I also cooked them with garlic and olive oil with Basil and this can be used on a toasted slice of bread, or over pasta or…


…just out of the jar. They are delicious.

Now this is exciting!


I had to thin a few of our carrots, and quite honestly I have never grown a carrot successfully, but this year my daughter did! Maybe she has broken the carrot curse. If these look like this just when thinning them early, I think in the Fall we will have beautiful big carrots!!! Yay!


No it is not Apple season here yet, although I am really excited for the season. We have our new cider press to use this year, so that is going to be really fun to try. These apples were given to me the other day. Talk about windfall apples! I was given a 40 pound case for free! I have 7 shelves like these in the dehydrator and…


…a crockpot full of Applesauce. I still have about 25 apples left and I will probably dry all those. I want to increase our dried fruits and veggies this year.

I’ve decided that it’s time to add some new incremental steps this year. I have definitely learned more and done more each year since we started this almost 3 years ago. It is time to take more steps. I am going to learn how to make Laundry Soap. I have seen many recipes, but I have a FB group who I will check in with and ask them all to post their favorite recipes. Other things I want to add include learning to do more fermenting. I’ve loved the Kimchi so far, but there are so many things that can be fermented, and it is so, so healthy to eat fermented foods. Yesterday I took a try at making fermented pickles and fermented beets as opposed to Vinegar pickles. I’m excited to see how they will turn out. I also want to try making Sauerkraut. Hold on to your hat, I might even try making Kombucha?! I never thought I would say that!


Pickled Beets the old fashioned way. I hope they turn out good!


These last two weeks have been very, very dry! This is the first rain we had in weeks. What you see is what there was, it didn’t even get the whole deck wet. It looks like next week we may finally get some rain, keeping fingers crossed!

It was a fantastic week. It was also great to have Hubby back home again.

Day 6 – My Solo Farm Week

So today was the last full day of my solo staycation on the farm. It’s been wonderful. I spent this last day…finishing cleaning the garage, (so that I can have them out to license the freezer) worked in the garden quite a bit and picked more beans, kale, collards, beet greens, some tomatoes (they have not hit the explosion yet, we are just getting a small bowl each day) and some of the mangel greens, that we had planted for the pigs, that turned out to be tasty. While this isn’t for everyone, I rendered the leaf lard from last Fall’s Pigs yesterday and today. I used the crock pot and it was pretty effortless.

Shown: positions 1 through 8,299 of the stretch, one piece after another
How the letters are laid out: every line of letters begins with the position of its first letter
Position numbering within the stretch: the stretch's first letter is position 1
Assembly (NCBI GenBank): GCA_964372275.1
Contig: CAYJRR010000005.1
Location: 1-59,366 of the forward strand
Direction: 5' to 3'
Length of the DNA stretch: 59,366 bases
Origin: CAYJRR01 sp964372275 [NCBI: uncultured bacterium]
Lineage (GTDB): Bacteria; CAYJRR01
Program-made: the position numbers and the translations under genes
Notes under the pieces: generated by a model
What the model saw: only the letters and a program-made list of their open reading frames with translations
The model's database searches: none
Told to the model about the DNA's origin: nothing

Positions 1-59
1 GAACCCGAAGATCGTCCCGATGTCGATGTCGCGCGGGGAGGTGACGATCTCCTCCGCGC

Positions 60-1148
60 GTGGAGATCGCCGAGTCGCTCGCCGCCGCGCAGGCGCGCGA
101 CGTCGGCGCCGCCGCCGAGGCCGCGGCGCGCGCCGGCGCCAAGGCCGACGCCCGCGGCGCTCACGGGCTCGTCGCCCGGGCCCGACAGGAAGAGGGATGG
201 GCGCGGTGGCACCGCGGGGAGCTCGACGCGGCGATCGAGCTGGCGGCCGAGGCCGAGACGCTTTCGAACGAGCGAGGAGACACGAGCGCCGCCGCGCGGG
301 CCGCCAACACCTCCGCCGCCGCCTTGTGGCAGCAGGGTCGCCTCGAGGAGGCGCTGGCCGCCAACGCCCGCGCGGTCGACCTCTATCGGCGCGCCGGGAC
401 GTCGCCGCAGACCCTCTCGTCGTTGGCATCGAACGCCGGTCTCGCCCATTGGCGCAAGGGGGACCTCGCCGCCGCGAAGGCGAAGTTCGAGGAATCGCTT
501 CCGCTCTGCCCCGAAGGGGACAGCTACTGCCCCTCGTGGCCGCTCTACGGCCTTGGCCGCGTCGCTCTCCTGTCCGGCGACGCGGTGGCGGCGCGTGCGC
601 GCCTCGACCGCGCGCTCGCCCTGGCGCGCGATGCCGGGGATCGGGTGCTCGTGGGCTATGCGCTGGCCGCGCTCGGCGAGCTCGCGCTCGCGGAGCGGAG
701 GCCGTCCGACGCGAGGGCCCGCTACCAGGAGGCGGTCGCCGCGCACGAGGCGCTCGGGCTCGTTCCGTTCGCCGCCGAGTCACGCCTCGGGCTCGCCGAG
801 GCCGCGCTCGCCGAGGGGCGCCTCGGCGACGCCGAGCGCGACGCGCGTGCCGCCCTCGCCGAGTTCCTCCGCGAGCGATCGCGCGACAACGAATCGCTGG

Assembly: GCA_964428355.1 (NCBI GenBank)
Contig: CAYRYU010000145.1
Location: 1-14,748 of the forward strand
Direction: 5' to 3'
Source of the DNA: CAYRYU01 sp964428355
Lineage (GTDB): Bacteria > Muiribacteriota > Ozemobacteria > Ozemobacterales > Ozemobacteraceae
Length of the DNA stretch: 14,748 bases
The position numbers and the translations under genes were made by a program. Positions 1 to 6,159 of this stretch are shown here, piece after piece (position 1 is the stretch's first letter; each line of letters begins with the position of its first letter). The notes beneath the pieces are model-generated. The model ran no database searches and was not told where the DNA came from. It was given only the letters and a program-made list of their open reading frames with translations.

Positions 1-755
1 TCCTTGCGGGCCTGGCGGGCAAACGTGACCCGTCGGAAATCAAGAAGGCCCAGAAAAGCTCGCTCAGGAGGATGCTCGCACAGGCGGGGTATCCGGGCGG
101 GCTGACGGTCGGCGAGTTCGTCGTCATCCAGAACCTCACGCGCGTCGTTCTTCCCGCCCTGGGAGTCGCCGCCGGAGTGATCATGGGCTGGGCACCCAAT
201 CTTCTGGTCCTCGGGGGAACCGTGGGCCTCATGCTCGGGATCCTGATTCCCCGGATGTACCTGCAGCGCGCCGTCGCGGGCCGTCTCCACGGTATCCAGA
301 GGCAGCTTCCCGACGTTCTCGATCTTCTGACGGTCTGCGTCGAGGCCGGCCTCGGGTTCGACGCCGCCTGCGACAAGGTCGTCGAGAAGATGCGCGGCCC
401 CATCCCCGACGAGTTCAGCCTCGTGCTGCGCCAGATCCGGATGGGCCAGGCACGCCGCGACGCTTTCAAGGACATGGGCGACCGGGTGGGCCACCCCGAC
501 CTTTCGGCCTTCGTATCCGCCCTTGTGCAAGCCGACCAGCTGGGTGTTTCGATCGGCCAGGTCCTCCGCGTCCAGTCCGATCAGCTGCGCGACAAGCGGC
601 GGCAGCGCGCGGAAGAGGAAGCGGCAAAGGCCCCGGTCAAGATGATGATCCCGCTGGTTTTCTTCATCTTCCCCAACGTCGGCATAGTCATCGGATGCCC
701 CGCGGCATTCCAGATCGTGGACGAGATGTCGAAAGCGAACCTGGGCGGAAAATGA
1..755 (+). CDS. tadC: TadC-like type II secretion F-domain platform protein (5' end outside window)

rendering 2

This is what it looked like when it cooled. I hear that this makes the best pie crust ever!


I dug these pretty potatoes up today. I will roast some of them with Hubby’s welcome home dinner tomorrow night. There’s about 12 pounds of them, they are not for storing, we will use these up by Fall and that is when we will tap into our storage potatoes that our wonderful organic gardener neighbor will score for us from his farm or some of his friends farms. He gets great deals and then stores them for us all Winter in his walk in cooler.


The cattle were oddly restless today. Our Bull was feeling lets say, rather amorous and the date he picked was not interested at all. He was relentless, I’ve never actually seen him that way! I was glad she wouldn’t “stand” for him, as we really don’t need to increase our herd size! Every time she rebuffed him, everyone would start shoving in their pecking order. It was interesting to watch. I climbed up on something higher to get this picture. They were all looking at me so I thought, why not?!


I also spent time reading my hunter safety class. Boy oh boy is it detailed. I shall be very well informed when I am done!

The other thing I did was get everything mowed, because I knew Hubby would love to see that when he drove up. It feels good to be able to use the four wheeler and the mower without feeling like I won’t be able to get them started or that they will die and I won’t know what to do. I feel much more comfortable with them now.

On a whole other note, I saw this on Facebook and it screamed to me. Not sure about the s’mores since we eat them at campfires in the Summer, but I am totally on board with the hoodies and pumpkins, and lovely cool Fall temps!


Getting very excited for this!